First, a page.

Stephen Jay Gould observed that historical sciences “infer history from its results.” Historical sciences (like Darwinian evolution and intelligent design) rely on the principle of uniformitarianism, which holds that “the present is the key to the past.” Under this methodology, scientists study causes at work in the present-day world in order, as the famous early geologist Charles Lyell put it, to explain “the former changes of the Earth’s surface” by reference “to causes now in operation.” 

Historical scientific theories thus begin by studying causes at work in the present-day natural world and understanding their known effects. They then examine the historical record as preserved in nature to find those known effects. When those known effects are found in the historical record, and those effects can only be explained by a given cause we’ve studied in the present day, then we infer that the cause was at work in the past. 

An Everyday Example

Imagine that you took your 4×4 truck off-roading and it comes back covered in mud. You drop the truck off at a carwash, and an hour later return to pick it up. How could you apply the scientific method of historical sciences to determine if the car was washed? Well, you could make predictions about what you’d expect to find if the car was washed, and then you could test those predictions.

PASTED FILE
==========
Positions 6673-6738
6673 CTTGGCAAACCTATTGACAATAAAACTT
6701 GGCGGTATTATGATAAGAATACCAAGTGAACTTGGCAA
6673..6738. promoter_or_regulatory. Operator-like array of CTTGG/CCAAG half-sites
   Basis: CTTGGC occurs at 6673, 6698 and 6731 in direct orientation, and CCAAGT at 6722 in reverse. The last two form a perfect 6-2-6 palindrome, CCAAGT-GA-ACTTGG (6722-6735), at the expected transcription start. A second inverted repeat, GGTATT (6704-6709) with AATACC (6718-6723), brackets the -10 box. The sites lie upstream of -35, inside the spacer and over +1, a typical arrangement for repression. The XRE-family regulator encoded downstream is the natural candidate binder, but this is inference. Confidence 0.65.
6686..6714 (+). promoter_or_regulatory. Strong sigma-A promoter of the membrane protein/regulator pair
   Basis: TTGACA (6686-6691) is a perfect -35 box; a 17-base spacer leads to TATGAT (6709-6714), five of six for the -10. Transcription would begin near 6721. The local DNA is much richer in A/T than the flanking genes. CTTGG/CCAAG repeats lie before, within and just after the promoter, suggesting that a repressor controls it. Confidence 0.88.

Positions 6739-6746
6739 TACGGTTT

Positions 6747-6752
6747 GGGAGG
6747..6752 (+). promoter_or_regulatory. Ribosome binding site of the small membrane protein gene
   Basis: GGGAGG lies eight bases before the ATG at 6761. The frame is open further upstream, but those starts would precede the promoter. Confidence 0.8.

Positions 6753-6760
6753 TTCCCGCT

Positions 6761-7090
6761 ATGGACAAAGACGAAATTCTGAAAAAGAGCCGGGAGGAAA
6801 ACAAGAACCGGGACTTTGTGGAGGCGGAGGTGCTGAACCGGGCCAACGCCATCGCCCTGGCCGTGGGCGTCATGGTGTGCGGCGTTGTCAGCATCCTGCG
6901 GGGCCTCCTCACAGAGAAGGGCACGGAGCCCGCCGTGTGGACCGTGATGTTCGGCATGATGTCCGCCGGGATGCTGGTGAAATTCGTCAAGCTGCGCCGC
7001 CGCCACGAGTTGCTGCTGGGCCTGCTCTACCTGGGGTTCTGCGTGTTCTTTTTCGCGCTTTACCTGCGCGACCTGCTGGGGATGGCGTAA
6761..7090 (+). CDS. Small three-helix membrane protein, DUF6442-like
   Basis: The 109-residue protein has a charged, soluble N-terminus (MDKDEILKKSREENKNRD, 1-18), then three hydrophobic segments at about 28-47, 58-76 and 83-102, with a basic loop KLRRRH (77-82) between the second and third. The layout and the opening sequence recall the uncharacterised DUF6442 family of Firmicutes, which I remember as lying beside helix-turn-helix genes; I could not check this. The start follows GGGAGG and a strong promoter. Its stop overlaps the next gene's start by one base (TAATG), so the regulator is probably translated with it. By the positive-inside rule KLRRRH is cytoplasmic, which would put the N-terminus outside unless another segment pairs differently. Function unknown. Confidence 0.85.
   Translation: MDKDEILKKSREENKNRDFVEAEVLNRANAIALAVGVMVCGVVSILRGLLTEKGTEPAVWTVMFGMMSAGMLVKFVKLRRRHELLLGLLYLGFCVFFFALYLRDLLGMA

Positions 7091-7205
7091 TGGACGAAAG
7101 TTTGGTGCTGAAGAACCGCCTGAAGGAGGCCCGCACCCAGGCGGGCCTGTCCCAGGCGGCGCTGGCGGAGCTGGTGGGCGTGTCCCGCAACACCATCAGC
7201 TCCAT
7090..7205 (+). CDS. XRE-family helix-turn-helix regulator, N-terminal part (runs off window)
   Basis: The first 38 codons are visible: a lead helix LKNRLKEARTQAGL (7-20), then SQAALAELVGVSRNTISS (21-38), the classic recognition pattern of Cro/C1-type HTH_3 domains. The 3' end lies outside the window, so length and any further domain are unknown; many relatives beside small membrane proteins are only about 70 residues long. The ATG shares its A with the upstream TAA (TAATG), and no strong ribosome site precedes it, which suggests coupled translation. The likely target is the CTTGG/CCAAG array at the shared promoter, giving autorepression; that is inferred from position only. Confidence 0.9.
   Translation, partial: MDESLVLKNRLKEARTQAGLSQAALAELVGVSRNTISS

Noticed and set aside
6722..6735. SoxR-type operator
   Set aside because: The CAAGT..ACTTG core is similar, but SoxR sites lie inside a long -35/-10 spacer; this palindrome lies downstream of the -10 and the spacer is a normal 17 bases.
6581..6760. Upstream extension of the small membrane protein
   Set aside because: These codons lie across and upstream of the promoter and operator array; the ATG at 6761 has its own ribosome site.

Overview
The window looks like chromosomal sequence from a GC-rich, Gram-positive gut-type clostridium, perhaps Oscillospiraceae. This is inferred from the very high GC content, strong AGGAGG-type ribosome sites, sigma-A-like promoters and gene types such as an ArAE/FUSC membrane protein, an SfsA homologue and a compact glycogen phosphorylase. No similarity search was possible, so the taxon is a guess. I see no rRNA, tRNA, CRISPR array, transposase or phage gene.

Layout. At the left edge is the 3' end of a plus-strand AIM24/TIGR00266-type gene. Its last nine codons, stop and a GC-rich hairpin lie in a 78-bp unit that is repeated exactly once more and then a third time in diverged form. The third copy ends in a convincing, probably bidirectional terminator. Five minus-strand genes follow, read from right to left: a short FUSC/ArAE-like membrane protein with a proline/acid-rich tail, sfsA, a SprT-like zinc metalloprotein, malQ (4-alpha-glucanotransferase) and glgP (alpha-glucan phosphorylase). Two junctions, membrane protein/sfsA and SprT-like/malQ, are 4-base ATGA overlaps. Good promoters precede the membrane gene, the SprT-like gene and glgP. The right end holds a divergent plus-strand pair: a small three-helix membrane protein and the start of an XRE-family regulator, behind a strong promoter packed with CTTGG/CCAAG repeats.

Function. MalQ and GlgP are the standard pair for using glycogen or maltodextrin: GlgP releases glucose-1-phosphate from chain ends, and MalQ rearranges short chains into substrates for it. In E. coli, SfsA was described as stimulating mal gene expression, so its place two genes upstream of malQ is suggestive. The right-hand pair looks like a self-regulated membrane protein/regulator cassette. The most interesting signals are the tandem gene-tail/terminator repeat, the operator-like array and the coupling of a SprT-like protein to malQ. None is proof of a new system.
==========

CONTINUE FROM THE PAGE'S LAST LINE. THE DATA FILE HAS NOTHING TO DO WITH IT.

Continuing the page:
For example, if the car was washed then you might predict that there will be no major chunks of mud left on the exterior. This prediction could be tested by a simple visual analysis. If you see many chunks of mud remaining, that would refute your hypothesis that the car was washed. You could also undertake a more technical analysis, predicting that if the car was washed then there should be small amounts of soap residue left on the paint surface. You could scrape material off the surface of the car and perform a chemical analysis to confirm or refute this hypothesis. If you find that there are no chunks of mud on the car, and soap residue is present on the car’s paint, you would have positive evidence that the car was washed.